“We feel it personally with my daughter, who sort of is sometimes afraid to come visit us,” Hogan said, “with people who had best friends that were being harassed at the grocery store, or being called names, and people yelling about the ‘China virus,’ even though they’re from Korea and born in America.”
In 2020, reports of hate crimes were down 7 percent nationally but increased 150 percent against people in the Asian community, according to a study released this month by the Center for the Study of Hate and Extremism at California State University at San Bernardino, which examined police records in 16 of the country’s largest cities.
Hogan cited the statistic in the CNN interview, calling it “outrageous” and “unacceptable.”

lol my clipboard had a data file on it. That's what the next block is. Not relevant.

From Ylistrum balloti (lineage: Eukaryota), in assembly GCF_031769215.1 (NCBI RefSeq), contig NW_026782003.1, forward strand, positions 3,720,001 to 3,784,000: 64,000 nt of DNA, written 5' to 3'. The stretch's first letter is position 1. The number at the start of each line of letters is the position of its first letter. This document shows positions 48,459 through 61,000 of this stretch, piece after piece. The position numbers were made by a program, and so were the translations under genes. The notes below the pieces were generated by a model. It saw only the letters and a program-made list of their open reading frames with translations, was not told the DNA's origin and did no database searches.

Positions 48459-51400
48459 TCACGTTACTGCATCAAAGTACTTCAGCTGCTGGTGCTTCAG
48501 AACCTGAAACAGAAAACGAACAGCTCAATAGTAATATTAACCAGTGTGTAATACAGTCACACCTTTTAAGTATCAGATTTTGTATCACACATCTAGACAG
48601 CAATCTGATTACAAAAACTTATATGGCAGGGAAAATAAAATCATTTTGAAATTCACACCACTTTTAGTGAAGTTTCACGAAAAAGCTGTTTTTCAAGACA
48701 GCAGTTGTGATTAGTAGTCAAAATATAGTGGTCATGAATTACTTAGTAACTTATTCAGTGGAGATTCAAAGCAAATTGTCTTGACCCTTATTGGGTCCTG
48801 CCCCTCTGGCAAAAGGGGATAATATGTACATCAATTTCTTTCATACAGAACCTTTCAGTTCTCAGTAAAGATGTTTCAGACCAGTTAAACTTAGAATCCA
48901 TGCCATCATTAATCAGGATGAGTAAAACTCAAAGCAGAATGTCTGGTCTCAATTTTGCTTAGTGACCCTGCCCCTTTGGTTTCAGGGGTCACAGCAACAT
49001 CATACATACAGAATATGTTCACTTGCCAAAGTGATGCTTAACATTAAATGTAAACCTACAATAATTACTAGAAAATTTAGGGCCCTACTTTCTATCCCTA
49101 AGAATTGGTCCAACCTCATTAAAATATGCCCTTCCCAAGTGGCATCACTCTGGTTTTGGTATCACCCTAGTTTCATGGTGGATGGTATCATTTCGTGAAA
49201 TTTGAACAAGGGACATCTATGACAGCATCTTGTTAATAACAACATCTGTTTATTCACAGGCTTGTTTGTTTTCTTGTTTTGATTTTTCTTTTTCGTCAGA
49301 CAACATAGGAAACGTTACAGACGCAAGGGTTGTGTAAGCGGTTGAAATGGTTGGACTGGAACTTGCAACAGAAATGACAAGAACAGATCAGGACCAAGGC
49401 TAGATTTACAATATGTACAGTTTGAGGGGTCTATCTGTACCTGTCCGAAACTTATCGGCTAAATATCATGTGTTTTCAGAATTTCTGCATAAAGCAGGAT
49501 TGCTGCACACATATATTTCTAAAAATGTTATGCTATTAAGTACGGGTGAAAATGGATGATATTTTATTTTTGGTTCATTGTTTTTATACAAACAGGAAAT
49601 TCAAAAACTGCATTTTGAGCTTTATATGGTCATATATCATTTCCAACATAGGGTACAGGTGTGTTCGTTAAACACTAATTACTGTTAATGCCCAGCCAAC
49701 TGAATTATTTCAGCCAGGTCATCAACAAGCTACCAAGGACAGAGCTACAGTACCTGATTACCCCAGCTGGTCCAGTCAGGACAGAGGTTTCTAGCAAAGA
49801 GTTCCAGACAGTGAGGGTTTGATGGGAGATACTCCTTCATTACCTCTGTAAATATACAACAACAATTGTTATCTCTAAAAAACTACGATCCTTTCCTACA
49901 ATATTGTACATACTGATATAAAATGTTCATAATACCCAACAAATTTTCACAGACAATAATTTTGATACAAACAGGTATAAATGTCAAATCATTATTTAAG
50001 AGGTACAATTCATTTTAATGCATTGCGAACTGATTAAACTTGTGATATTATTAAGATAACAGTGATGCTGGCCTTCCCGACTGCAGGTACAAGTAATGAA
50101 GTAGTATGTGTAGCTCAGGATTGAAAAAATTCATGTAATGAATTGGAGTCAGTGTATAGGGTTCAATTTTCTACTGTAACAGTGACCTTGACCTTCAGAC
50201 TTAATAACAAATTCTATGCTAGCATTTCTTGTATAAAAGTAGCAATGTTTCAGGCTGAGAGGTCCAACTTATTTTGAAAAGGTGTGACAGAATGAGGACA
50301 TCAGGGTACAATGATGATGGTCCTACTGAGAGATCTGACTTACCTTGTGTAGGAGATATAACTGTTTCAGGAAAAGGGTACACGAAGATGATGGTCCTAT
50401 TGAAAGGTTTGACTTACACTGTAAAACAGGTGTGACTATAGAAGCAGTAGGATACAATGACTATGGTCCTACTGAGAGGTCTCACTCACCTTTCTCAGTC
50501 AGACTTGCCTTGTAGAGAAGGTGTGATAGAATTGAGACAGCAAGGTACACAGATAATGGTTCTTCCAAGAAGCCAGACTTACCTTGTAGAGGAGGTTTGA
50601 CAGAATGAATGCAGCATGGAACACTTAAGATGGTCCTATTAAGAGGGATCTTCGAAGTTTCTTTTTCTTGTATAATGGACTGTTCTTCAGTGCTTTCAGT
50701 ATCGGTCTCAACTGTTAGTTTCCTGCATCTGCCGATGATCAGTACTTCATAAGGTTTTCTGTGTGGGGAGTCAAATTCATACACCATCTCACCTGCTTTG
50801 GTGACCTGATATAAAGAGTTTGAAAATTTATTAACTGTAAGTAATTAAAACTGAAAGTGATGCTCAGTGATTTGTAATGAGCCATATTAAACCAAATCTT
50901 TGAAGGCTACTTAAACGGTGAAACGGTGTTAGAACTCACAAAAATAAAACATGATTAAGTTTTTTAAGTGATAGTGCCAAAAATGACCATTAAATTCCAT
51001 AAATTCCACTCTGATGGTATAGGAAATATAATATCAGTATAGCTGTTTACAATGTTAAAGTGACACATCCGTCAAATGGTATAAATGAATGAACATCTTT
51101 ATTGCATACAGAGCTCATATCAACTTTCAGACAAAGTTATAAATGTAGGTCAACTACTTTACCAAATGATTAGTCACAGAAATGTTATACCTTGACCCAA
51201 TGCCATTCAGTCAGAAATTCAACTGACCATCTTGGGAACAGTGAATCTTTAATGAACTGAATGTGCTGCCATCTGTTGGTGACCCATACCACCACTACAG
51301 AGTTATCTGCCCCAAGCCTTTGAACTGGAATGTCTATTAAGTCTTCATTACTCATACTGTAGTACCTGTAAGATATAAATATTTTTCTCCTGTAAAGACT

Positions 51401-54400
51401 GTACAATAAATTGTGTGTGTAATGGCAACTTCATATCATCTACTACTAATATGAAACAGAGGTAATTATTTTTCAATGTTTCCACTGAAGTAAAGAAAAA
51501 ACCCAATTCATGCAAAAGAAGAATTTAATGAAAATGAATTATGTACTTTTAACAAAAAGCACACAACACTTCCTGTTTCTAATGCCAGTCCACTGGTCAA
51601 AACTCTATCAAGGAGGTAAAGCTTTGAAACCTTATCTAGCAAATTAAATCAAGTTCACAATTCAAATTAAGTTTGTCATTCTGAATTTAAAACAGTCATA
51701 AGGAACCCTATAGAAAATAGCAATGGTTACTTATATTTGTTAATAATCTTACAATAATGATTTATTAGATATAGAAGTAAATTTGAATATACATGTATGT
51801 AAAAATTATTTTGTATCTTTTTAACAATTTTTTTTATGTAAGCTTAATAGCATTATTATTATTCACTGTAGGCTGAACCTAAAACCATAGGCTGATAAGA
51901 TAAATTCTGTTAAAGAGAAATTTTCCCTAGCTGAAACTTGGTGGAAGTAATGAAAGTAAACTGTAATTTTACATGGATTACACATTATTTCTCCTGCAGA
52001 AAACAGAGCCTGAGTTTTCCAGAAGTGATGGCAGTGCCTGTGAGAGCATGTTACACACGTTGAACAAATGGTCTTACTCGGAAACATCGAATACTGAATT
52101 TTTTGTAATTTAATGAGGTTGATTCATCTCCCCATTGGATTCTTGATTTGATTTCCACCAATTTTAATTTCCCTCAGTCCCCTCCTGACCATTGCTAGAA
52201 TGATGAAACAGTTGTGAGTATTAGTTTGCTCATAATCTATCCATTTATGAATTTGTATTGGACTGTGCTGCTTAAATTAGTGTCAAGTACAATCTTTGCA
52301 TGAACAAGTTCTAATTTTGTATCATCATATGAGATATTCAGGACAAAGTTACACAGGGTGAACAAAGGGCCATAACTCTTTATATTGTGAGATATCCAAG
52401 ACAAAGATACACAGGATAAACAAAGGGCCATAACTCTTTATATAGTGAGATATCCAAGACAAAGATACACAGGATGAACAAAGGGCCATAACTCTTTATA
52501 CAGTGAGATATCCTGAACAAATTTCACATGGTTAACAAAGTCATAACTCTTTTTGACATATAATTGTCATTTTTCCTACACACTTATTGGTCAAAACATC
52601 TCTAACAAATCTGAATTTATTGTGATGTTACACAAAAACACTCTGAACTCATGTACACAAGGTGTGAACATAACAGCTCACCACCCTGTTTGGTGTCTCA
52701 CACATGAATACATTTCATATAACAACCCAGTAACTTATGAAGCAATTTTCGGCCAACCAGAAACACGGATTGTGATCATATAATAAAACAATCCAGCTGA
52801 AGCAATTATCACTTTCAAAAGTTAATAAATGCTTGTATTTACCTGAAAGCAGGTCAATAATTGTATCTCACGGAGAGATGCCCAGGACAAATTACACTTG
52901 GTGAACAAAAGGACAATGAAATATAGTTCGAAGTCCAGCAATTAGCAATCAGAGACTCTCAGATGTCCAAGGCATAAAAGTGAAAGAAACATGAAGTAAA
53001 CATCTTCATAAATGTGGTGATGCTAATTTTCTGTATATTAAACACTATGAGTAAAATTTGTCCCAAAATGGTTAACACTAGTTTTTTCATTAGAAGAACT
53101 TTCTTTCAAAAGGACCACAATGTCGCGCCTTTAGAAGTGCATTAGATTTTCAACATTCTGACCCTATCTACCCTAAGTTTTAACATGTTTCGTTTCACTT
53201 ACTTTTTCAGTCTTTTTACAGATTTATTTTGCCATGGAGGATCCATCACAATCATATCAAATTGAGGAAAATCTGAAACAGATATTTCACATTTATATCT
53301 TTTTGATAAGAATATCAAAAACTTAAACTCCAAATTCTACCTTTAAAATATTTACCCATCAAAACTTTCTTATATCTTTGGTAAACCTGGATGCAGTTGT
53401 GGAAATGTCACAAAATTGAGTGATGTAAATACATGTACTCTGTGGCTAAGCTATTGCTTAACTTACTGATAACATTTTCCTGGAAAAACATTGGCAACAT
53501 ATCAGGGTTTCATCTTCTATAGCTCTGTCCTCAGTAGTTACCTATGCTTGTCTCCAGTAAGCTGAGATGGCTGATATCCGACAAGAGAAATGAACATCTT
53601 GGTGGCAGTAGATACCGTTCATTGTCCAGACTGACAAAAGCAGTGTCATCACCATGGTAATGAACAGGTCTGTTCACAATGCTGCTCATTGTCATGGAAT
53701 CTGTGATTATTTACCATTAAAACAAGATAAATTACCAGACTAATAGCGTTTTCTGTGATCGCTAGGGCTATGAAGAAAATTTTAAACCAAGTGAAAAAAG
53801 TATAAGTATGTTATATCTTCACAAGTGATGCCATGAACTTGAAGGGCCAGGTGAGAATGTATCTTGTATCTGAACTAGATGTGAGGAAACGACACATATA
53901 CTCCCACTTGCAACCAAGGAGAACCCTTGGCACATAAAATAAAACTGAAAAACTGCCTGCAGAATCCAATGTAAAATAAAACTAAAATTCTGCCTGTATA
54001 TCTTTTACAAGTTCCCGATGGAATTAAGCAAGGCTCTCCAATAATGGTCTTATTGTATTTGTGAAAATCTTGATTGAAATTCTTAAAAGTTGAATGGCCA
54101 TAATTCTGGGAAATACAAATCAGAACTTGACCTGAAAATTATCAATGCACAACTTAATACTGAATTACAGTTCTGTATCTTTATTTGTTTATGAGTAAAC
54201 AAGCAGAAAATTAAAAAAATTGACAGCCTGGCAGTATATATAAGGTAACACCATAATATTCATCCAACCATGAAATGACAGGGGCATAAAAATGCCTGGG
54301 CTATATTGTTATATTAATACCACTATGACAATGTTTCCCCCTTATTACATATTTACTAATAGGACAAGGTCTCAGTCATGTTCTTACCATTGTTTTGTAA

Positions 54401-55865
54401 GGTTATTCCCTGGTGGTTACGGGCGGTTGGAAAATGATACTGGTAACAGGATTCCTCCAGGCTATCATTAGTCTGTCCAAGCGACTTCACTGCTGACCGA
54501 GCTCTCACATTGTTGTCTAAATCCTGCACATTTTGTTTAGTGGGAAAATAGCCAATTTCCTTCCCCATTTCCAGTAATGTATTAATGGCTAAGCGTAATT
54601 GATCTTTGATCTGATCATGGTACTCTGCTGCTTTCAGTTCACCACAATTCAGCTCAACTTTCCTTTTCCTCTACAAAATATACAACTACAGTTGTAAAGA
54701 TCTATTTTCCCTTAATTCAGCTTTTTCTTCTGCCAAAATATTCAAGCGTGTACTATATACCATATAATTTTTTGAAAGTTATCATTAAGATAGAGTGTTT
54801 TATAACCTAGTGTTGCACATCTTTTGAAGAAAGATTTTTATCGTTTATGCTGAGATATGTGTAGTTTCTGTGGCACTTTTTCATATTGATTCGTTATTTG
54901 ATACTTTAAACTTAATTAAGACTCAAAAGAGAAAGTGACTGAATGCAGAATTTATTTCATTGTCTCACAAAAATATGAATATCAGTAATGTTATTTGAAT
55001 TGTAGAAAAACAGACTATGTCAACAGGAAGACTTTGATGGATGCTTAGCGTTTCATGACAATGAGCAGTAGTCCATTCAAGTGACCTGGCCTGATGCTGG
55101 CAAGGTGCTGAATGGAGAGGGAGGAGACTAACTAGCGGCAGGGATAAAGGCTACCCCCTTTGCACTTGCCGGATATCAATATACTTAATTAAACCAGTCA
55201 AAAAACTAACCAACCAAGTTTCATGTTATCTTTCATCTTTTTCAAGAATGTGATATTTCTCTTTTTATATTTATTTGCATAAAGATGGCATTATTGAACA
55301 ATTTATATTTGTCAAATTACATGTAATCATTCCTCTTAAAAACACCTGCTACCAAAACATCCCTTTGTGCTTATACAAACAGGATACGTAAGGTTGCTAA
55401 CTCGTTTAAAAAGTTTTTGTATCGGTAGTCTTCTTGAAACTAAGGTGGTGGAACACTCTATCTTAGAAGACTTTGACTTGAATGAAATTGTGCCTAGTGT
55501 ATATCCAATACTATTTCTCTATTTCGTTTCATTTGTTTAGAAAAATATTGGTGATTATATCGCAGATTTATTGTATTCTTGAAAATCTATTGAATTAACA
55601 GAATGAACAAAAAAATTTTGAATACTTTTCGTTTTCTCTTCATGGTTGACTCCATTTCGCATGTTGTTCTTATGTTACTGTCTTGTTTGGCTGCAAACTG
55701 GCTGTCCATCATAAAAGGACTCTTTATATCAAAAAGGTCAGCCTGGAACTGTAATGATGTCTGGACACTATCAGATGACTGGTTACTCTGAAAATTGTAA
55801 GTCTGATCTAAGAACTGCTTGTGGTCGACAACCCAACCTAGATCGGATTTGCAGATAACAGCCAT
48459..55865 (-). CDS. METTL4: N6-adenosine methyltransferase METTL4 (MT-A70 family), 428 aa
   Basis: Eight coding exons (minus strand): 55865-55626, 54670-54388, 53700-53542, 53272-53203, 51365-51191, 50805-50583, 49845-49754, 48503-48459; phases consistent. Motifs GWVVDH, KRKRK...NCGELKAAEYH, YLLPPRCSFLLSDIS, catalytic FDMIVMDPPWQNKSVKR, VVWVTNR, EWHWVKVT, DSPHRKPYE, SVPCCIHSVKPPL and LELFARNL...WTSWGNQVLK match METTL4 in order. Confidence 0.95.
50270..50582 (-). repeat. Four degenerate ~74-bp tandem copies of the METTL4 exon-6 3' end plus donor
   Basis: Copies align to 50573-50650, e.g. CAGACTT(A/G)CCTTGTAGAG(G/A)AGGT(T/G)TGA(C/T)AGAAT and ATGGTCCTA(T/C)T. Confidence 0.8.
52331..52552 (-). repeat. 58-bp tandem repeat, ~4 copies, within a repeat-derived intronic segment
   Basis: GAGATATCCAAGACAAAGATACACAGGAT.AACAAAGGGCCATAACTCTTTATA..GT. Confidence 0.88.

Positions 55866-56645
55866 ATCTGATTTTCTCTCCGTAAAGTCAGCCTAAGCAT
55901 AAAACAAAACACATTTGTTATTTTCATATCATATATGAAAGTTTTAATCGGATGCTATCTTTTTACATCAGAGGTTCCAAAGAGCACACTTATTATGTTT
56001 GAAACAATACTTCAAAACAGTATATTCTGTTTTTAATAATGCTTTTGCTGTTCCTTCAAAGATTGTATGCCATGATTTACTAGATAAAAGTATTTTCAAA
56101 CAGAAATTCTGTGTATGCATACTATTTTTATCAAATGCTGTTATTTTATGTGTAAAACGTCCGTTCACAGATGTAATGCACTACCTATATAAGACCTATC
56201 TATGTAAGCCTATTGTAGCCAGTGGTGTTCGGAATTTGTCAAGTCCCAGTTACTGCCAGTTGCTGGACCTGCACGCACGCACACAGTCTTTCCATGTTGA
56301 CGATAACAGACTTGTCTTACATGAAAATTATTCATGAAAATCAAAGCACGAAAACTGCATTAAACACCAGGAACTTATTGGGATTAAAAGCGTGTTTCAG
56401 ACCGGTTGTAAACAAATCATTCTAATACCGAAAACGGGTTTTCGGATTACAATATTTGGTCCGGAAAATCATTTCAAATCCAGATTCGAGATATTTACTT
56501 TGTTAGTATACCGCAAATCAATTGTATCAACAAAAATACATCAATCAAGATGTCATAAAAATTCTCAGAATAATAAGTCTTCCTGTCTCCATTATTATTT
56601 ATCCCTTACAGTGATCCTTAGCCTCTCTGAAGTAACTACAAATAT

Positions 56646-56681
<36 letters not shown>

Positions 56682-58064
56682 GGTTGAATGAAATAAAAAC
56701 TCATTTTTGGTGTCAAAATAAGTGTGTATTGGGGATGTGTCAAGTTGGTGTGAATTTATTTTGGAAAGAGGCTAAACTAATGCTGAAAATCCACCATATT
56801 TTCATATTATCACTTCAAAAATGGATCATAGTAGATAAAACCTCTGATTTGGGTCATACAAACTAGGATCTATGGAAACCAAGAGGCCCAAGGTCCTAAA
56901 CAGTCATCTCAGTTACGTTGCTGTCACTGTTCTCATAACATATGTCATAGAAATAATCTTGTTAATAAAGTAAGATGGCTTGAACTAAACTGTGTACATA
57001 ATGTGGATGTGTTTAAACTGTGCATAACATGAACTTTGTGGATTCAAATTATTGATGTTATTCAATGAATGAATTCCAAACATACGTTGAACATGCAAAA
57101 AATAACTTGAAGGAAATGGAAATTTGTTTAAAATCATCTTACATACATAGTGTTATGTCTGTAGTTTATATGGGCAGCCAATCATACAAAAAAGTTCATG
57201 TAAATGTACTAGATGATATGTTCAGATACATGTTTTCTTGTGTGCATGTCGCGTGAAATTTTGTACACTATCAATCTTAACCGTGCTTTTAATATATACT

Former president Donald Trump often used the term “China virus” when referring to the novel coronavirus, which experts say may have helped stoke anti-Asian sentiment during the pandemic.
On Sunday, Hogan thanked President Biden for condemning anti-Asian discrimination in his first prime-time address Thursday.
“It’s something we have to get under control,” the governor said. “And I wish more people would be speaking out. And I appreciate the president’s remarks.”
Hogan had earlier expressed similar sentiments on Twitter, posting a photo of himself, the first lady, their children and grandchildren.
Hogan first met his wife at an art show more than 20 years ago. They married in 2004, with Hogan wearing traditional Korean garb at the ceremony. Yumi Hogan brought three daughters from her previous marriage. The blended family is close, and the governor’s stepdaughters call him “Dad.”
As first lady, Yumi has focused on the arts; she is an abstract landscape painter and art professor herself. At the time of Hogan’s first inauguration in 2015, she was believed to be the nation’s first Korean American first lady.